For me, submitting, getting the feedback (whether good or bad), and starting another novel armed with the new insights gained through the process is where the real leaps and bounds occur. And just on a personal note, my writing tends to get worse if I edit past 2 drafts.

    I realise everyone has to get there in their preferred way, but let me say this: There is no difference between the quality of your writing, Ellen, and that of many published authors. There are books being published out there that are not (dare I say it?) very well written. Those people put their stuff out there, most probably persevered through some, or many rejections, and were eventually successful.

    The real issue, I think, is perfection. That is all fine and good. Perhaps you don't want your novel to be out there unless it's spectacular. It would be fabulous indeed to be a writer who is celebrated for their superior work. But beware that some writers never feel their work is good enough, and therefore, never end up submitting anything.

    It's rare for any writer's first manuscript to be accepted, so my philosophy is: You're going to get rejections, so why not get as many out of the way fast and get on with the real business of being a published writer.

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  3. Hi Ellen,
    as you know, i don't do much in the way of re-writes unless i'm really pushed. But i do know that from what i have read of your stuff, i agree, it's time to get it out there. even if it is, as suggested by 'scribbly' just to familiarize the industry with your name. still, do what feels right for you; it's your life, you can't actually do it wrong.

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  4. Thanks for your kind comments, guys. But you speak of this as though agents/editors/publishers actually remember your name! I'd be willing to bet they don't (unless you have a porn star name). Also, we're talking about a 120,000 word epistle, which has taken me YEARS to write. I'd love to think I could churn more out in a fraction of the time, thereby learning from my various failures, but I fear the reality is quite different.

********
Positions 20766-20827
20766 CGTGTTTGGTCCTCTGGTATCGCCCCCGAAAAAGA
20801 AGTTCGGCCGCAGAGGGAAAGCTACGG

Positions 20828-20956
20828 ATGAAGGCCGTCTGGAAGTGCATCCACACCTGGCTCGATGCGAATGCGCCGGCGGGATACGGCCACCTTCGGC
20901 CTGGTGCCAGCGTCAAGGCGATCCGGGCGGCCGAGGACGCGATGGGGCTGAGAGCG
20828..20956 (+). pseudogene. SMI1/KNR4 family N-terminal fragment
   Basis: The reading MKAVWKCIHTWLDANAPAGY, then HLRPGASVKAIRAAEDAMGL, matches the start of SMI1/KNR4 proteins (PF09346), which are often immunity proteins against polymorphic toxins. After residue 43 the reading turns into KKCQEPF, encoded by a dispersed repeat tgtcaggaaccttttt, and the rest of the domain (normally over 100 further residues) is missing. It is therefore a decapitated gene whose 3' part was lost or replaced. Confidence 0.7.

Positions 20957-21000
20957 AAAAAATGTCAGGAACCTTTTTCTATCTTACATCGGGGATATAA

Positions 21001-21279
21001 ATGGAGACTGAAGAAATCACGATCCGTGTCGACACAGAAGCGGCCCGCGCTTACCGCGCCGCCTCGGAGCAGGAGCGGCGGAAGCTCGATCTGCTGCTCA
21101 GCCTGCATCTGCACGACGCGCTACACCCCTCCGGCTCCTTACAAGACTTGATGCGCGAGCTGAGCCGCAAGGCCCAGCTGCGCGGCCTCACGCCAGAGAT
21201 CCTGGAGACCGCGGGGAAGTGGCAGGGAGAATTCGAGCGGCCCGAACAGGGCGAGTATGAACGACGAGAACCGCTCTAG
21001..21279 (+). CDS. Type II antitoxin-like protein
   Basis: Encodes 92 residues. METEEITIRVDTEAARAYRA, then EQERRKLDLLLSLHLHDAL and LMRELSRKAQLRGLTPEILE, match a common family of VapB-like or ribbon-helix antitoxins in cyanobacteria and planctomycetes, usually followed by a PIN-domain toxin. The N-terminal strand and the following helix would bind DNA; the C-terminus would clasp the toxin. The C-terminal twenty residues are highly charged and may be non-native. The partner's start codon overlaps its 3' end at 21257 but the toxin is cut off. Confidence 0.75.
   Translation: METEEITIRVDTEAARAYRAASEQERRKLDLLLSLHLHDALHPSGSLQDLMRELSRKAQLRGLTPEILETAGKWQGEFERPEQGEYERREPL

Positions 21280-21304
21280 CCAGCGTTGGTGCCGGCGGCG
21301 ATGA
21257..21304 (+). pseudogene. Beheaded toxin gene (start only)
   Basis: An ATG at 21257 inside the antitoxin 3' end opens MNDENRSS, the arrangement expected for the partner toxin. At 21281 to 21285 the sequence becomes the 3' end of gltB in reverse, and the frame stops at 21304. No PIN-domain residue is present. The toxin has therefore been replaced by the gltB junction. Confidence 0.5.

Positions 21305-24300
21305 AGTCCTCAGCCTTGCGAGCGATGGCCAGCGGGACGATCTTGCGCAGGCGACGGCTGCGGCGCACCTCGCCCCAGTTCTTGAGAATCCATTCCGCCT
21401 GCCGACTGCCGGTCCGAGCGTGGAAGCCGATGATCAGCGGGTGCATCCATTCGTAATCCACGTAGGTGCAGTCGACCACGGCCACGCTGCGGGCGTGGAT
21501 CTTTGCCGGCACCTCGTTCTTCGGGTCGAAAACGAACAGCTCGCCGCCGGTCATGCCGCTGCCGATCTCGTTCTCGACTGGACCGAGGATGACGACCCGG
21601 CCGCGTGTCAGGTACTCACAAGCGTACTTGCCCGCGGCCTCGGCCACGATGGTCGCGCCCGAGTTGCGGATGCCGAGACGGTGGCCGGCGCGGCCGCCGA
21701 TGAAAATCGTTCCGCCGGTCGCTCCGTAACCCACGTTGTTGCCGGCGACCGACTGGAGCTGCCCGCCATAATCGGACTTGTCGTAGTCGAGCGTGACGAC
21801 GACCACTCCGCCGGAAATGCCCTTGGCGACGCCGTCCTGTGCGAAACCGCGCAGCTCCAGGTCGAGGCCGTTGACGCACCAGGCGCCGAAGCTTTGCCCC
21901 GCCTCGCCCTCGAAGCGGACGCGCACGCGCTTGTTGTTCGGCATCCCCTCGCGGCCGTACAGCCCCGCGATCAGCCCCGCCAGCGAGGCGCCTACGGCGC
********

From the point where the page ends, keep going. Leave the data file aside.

Scribbly - I do like your idea that there are many different ways to write the same novel. This is something I can relate to!

    Also I will chose to take your comment
    "There is no difference between the quality of your writing, Ellen, and that of many published authors. There are books being published out there that are not (dare I say it?) very well written."
    in the positive spirit in which I believe it was intended :-)

    Thanks!

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  5. Ellen - I have to agree with you on this. My experience is that if someone reads your three chapters and they definitely want to see more, you'll get a pretty fast response. If you don't have the rest ready to go, it's a black mark against you. The pond is too small, and yes, if you get that far with a prompt "I want the rest" and you can't produce it, of course that editor will remember you! They took the time and had enough enthusiasm to contact you, and you weren't professional. How are they to know you haven't only got those three chapters and nothing else?
    As for the idea that if you send your novel out now (3 chapters and synopsis) you'll get feedback on whether your stuff is OK or not - sorry, that won't happen either. If it really is ready, you'll get the request for more. If it's not, you'll get the standard No thanks.
    Someone will always argue about this and say I'm wrong, but the rare occasions when something else happens other than what I've said is the BIG exception.
    If anyone wants a reality check on publishing these days, try reading either Editorial Anonymous blog or J.A. Konrath's blog, for starters. I've had more than 30 books published and the acceptances have shown me as much about how publishing works as the rejections.

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  6. Thanks - assuredly more strong reasons for waiting until I know it is 'ready'. (Or as ready as I can make it.) I remain firm in my resolve!

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  7. Yep, I'm in the send-it-when-it's-ready camp. I did send mine out once unfinished (when prodded), but I was close to the end, and indeed finished the same week I got asked to sub the whole manuscript. If the editor wants to see it, they want it sent straightaway, not eight months later, by which time they've either lost their initial enthusiasm, or have forgotten who you are. As Anonymous said, it's all about acting in a professional manner.